If you are a UEL alumnus enrolling on an MPhil or PhD programme, you are eligible for up to 15 per cent discount of your fees. You don’t need to apply for this - if you are eligible, it will apply automatically.

Entry requirements

To apply for a PhD course, you should have an MPhil, or MRes qualification or an overseas qualification rated as equivalent. 
Applicants for a PhD via MPhil should have either a first class or upper second class honours degree from a UK Higher Education Institution, or an overseas qualification rated as equivalent. 

Work experience

If you have relevant research or work experience, but no degree, you can still be considered for admission. You will need to discuss your experience with the relevant School, and provide the names of two academic referees familiar with your academic work.


Split-site study

If you are applying for a research course from outside the UK, you may be able to apply for split-site study arrangements, where you carry out part or all of your research outside the UK. To find out more about split-site study, contact the Graduate School at pgradmiss@uel.ac.uk.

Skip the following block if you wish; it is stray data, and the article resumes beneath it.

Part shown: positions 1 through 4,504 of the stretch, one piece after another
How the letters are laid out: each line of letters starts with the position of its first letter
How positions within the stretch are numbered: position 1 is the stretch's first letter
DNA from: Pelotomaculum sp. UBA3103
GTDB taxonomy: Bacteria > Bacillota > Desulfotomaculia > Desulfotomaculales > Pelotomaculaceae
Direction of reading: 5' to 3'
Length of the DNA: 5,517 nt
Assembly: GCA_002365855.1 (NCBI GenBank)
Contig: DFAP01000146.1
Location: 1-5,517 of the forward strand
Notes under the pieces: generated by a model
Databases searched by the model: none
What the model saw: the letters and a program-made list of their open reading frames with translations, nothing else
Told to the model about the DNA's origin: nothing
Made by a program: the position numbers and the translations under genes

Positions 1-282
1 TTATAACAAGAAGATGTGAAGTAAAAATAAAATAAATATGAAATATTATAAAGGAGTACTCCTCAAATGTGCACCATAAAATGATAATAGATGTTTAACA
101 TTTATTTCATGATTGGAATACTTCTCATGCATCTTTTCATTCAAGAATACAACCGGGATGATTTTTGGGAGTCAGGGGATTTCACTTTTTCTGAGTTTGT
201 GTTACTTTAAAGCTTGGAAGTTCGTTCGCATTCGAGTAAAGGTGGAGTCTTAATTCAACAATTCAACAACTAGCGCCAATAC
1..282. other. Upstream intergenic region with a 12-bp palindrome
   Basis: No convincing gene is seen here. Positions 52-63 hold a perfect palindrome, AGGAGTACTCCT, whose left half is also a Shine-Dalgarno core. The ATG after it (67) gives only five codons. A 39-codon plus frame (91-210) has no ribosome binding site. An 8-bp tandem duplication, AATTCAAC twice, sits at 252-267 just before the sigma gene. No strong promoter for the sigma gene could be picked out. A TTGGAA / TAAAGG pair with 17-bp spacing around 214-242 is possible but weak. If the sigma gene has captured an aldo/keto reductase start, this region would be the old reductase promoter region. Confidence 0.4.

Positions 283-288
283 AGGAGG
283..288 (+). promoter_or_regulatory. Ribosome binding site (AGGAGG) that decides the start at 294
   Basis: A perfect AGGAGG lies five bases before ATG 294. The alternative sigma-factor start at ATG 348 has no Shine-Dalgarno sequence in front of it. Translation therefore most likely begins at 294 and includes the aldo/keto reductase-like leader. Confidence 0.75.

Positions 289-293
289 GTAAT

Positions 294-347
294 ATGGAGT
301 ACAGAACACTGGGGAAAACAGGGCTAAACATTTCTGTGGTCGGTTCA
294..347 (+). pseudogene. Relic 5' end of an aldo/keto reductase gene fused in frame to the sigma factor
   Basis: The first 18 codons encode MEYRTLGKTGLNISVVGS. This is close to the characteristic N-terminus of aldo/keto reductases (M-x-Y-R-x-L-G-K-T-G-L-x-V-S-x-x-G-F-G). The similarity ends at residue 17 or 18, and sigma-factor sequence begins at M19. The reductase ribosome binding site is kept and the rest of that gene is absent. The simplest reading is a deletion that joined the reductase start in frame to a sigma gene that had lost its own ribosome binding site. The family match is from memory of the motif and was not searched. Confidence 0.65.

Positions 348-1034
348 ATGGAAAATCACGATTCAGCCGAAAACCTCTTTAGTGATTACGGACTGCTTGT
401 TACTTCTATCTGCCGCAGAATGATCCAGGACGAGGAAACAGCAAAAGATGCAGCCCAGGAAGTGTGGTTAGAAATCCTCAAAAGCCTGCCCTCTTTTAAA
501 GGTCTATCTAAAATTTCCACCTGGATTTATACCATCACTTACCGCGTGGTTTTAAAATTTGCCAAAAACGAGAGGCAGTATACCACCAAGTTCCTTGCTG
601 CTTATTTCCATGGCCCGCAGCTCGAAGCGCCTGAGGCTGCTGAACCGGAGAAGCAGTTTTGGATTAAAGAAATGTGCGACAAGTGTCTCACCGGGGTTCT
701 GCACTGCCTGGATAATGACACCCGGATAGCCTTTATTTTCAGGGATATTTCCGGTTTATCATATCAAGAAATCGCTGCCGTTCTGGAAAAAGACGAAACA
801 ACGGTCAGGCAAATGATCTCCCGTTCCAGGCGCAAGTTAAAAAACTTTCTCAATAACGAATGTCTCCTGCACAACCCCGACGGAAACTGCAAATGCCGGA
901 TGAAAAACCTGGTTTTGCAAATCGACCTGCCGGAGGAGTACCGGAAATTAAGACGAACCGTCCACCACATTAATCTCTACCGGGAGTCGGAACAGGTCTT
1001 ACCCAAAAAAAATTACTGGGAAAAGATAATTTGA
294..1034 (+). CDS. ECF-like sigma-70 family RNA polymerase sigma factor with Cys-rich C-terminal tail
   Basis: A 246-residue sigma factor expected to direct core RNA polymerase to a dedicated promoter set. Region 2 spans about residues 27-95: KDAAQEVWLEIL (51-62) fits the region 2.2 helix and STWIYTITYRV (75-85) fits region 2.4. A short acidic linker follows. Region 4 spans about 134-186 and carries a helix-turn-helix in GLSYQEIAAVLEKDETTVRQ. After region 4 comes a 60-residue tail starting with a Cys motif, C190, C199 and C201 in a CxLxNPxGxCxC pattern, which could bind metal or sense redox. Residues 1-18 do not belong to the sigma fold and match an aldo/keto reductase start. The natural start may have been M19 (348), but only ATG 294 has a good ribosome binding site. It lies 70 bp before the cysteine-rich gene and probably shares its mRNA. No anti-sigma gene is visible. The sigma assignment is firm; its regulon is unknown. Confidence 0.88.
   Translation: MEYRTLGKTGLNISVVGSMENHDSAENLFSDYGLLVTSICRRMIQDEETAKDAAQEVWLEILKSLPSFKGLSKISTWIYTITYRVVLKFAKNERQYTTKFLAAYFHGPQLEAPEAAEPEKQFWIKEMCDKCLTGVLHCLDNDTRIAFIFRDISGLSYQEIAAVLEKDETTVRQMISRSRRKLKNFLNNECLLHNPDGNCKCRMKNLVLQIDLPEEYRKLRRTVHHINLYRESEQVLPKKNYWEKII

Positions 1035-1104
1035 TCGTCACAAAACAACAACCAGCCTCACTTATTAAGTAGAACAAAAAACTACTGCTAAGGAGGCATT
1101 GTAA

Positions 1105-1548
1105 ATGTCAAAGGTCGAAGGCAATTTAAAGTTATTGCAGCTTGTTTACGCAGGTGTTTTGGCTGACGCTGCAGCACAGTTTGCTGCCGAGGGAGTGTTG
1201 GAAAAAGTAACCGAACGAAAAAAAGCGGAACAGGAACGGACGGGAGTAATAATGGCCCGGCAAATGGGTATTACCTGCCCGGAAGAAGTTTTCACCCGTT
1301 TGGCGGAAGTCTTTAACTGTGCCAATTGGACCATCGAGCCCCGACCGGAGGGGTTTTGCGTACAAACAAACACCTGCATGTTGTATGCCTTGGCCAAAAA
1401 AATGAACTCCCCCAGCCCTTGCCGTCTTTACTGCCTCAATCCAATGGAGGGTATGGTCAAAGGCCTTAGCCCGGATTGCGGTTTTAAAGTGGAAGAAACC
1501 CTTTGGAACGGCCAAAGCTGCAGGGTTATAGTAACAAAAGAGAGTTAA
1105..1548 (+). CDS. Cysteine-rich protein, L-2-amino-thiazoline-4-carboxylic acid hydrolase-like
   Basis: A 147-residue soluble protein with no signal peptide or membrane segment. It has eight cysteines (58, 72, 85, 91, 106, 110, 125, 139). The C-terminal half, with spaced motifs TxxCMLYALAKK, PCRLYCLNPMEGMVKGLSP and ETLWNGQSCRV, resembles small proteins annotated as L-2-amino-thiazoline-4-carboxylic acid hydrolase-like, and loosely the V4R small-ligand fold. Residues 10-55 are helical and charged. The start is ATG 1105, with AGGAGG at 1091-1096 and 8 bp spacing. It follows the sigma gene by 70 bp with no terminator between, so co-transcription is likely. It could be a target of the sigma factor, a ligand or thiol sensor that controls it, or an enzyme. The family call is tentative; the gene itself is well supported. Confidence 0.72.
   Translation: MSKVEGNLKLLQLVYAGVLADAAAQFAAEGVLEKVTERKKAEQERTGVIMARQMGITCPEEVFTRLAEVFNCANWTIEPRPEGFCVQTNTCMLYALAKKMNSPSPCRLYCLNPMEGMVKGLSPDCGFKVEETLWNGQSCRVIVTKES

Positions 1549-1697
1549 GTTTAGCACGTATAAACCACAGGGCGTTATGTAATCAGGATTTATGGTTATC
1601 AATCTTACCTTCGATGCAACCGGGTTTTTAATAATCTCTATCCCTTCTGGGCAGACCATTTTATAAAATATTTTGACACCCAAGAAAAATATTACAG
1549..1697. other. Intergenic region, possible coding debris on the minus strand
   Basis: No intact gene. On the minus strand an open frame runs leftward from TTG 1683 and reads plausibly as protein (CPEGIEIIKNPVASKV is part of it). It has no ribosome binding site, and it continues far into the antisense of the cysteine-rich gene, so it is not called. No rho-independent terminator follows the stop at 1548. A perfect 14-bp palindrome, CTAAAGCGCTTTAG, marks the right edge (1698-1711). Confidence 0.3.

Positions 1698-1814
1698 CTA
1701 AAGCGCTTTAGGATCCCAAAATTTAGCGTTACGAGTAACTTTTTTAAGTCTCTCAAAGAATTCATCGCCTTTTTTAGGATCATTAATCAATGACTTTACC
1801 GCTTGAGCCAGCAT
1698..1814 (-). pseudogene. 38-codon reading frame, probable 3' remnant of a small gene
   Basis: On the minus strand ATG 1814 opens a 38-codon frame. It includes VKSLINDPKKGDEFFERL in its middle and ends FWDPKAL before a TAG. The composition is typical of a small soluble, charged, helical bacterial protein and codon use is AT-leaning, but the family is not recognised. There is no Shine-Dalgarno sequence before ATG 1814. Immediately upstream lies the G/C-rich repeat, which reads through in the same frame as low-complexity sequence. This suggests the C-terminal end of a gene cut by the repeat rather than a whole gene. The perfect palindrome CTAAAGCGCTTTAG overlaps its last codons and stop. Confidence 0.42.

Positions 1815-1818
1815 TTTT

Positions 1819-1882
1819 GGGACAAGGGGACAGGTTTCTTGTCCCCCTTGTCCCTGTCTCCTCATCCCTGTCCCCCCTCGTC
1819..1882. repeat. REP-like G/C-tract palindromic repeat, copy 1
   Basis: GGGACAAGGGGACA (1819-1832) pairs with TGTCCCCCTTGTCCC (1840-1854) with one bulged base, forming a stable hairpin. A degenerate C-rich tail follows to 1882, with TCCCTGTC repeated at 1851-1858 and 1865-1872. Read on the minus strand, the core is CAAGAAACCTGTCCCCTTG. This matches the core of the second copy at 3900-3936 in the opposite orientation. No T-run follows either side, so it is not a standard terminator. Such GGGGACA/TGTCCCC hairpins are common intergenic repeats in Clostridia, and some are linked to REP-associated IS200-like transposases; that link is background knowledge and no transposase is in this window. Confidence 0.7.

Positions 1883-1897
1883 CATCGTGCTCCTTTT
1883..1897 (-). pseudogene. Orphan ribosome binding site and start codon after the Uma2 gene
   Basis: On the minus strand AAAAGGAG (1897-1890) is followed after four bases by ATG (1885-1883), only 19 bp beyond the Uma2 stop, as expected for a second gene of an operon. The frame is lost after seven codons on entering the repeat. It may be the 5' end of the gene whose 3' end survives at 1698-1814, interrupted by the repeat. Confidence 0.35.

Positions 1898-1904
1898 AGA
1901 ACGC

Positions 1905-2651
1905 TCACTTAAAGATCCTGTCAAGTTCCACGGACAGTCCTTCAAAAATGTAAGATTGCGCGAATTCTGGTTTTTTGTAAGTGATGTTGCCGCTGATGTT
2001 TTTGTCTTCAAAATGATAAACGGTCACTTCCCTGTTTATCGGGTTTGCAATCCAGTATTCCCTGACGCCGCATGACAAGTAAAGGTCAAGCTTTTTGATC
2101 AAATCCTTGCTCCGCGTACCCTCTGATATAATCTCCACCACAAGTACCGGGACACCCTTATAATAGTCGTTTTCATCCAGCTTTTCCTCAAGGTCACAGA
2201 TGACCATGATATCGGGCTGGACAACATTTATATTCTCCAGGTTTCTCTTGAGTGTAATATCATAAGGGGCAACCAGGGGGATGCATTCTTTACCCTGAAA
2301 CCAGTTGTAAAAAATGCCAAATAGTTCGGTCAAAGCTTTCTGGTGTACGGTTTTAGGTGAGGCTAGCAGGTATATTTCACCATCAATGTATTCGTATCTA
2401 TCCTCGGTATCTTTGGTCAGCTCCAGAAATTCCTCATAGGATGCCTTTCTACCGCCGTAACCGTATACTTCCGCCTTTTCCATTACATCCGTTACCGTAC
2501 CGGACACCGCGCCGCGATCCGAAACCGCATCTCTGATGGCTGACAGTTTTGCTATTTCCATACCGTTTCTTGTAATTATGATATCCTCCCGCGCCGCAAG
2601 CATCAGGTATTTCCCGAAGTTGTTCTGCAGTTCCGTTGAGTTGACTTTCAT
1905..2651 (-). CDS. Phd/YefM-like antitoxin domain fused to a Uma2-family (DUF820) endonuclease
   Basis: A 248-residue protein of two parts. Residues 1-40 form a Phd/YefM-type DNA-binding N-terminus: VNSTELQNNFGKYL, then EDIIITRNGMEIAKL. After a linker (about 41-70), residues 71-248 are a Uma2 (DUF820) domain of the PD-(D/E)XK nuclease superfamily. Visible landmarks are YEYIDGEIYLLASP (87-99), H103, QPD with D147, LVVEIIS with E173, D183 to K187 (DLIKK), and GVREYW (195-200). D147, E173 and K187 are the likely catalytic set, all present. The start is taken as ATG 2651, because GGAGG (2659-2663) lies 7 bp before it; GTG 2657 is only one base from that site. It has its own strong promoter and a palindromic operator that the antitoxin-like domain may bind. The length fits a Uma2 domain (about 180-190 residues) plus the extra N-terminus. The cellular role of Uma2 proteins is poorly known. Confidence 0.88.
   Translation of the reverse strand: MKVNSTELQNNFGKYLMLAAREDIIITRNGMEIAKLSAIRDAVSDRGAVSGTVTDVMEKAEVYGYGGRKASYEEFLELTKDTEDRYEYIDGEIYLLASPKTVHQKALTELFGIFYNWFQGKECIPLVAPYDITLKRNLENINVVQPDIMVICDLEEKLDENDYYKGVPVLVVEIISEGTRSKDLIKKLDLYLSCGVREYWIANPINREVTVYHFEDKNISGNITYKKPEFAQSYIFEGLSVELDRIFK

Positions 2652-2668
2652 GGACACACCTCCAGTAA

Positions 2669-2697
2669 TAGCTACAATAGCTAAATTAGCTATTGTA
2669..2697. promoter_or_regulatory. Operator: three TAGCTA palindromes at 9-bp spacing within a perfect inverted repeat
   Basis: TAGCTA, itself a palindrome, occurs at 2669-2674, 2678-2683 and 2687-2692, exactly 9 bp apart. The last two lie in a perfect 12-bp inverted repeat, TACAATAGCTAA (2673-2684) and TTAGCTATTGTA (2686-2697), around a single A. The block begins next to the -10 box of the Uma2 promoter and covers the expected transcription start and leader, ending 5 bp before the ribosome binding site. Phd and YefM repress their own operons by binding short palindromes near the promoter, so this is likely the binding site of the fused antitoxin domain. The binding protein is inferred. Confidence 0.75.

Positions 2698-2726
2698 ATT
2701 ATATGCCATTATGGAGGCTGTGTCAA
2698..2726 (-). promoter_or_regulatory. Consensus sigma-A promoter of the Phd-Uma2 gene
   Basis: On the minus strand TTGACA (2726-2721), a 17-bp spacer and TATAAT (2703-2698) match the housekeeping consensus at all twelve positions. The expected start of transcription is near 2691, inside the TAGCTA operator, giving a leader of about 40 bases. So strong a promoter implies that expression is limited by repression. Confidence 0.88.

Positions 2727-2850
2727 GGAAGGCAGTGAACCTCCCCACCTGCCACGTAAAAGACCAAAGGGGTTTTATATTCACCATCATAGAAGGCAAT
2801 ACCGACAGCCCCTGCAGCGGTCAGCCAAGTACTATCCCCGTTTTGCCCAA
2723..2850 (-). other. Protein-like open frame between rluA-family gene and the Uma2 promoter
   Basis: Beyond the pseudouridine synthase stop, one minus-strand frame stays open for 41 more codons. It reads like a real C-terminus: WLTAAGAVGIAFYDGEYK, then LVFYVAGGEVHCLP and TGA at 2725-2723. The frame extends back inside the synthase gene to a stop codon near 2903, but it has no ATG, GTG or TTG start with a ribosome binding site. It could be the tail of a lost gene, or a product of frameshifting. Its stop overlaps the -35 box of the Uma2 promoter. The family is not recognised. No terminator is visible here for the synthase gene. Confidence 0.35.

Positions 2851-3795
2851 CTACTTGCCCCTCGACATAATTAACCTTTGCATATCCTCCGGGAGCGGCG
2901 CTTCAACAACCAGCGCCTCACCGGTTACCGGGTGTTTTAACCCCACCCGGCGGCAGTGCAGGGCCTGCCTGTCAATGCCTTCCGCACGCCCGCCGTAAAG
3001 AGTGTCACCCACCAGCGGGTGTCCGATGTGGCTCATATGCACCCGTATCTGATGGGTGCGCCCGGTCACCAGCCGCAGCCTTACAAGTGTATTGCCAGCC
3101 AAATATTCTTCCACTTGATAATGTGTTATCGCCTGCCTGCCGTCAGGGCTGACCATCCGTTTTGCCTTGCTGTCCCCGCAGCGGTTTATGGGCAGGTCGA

Language requirements

If English is not your first language, you will have to satisfy our English language requirements for postgraduate research study. The minimum requirement for a research degree is an IELTS Academic English score of 7.0 overall (minimum of 6.5 in all components). This should normally have been gained within the past two years. 

Your research proposal

Research proposals give us a better understanding of the area you want to study for an MPhil, PhD via MPhil or PhD Direct course.

You don’t have to follow a predetermined structure when writing your proposal, but it’s a good idea to include a title that describes the aims and scope of your research, and information on how your ideas fit in with the research interests of UEL.

Other important elements include: relevant academic literature, how your research will advance knowledge in this area, and a possible methodology. You should also include a timescale for your research.

To find out more about how to write your research proposal, see our research proposal guidance.